Big data platforms collect so much information about so many people that correlations emerge that allow users to be slotted into marketing categories in unexpected and often unwelcome ways. In one notorious example, the New York Times revealed that companies like Target had found that pregnant women purchased specific combinations of unscented lotion and certain supplements, allowing the creation of a “pregnancy prediction” score to allow marketing of baby-related goods to women who had not publicly revealed to anyone that they were expecting. A data broker like Axciom assigns a 13-digit code to each person and assigns them to 70 “clusters” based on traits such as age, income, race, whether you live in an urban or suburban community, and where you shop.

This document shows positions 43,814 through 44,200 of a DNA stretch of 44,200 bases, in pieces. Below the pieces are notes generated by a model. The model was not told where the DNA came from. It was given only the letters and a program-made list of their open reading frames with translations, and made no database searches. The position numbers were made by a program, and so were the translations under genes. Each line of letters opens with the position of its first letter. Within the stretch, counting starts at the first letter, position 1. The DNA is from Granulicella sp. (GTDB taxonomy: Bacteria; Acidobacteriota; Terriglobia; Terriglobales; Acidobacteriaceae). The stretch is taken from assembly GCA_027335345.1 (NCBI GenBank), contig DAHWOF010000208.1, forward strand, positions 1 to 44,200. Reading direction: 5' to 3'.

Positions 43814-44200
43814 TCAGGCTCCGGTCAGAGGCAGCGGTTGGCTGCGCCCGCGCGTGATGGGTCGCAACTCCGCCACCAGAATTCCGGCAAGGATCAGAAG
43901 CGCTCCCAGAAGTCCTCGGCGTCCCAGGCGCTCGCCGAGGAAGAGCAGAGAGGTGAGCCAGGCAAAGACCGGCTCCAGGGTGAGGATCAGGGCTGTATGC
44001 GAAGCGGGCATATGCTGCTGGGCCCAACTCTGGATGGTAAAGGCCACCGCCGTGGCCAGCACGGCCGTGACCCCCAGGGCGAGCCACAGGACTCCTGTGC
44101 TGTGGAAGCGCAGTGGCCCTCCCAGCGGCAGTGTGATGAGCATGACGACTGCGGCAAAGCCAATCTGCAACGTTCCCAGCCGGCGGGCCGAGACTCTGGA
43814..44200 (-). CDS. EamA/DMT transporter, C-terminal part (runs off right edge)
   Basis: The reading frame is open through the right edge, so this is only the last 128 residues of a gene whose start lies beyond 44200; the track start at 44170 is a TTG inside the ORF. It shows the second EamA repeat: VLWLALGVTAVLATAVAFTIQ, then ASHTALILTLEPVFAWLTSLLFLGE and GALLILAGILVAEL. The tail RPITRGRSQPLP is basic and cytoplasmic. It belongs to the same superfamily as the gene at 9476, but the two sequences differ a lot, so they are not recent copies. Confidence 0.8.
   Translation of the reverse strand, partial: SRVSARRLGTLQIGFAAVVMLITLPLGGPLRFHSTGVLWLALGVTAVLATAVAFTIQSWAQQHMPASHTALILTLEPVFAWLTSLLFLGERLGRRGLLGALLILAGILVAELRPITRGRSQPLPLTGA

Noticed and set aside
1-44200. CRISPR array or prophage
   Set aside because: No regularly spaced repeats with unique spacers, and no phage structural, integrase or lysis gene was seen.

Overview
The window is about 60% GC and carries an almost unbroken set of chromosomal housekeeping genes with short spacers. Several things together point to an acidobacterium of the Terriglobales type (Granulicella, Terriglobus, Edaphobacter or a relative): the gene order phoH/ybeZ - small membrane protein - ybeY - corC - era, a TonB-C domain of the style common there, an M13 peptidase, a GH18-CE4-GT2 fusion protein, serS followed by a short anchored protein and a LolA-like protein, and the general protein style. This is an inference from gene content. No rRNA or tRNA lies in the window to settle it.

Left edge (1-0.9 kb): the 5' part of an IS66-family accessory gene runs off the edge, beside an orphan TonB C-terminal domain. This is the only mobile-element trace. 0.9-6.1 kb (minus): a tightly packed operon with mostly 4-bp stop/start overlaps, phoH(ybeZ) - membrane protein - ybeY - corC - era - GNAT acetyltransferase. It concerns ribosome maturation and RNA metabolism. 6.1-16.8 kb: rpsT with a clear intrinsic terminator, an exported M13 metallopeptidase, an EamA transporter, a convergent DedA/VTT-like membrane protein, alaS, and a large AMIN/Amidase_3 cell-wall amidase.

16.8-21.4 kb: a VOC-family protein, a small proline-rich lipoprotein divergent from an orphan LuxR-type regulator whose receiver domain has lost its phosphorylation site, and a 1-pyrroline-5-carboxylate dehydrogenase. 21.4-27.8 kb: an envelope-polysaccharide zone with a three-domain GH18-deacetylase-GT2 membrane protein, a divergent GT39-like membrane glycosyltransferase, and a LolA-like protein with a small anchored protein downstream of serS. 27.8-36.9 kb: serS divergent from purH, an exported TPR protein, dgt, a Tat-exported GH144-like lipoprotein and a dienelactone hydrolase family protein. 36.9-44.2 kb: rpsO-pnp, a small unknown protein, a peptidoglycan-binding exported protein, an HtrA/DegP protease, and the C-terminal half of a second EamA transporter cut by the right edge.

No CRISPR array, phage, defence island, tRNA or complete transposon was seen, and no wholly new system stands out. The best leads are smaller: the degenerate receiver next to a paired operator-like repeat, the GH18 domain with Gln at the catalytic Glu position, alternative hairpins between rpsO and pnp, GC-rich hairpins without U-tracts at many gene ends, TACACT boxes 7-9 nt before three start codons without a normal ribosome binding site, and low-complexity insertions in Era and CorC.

Increasingly, every transaction, every website viewed, and every action online generates a data trail swept into the data platforms. Most websites invite dozens of companies to track users on their site and follow them across the web. One study found that in 2013, there were 328 separate companies tracking visitors on the top fifty content Web sites. Internet providers like Comcast automatically install tracking tools on their own customers. Each site a consumer uses usually deposits a tiny bit of code on their hard drive, called a “cookie” which allows companies to track and aggregate the overall activity of consumers across the whole Internet. The placement of such online cookies on tens of thousands of website was pioneered by online advertiser DoubleClick, which was acquired by Google in 2007, and allows online advertisers to display different banner ads on any site based on the profile generated by this aggregate data. Companies often bid furiously for the right to place their banner for a particular user. And the ads can follow you around the web; for example, if you view a camera on eBay, companies will bid in an auction for your “cookie” and then display ads related to digital cameras on other web pages you visit.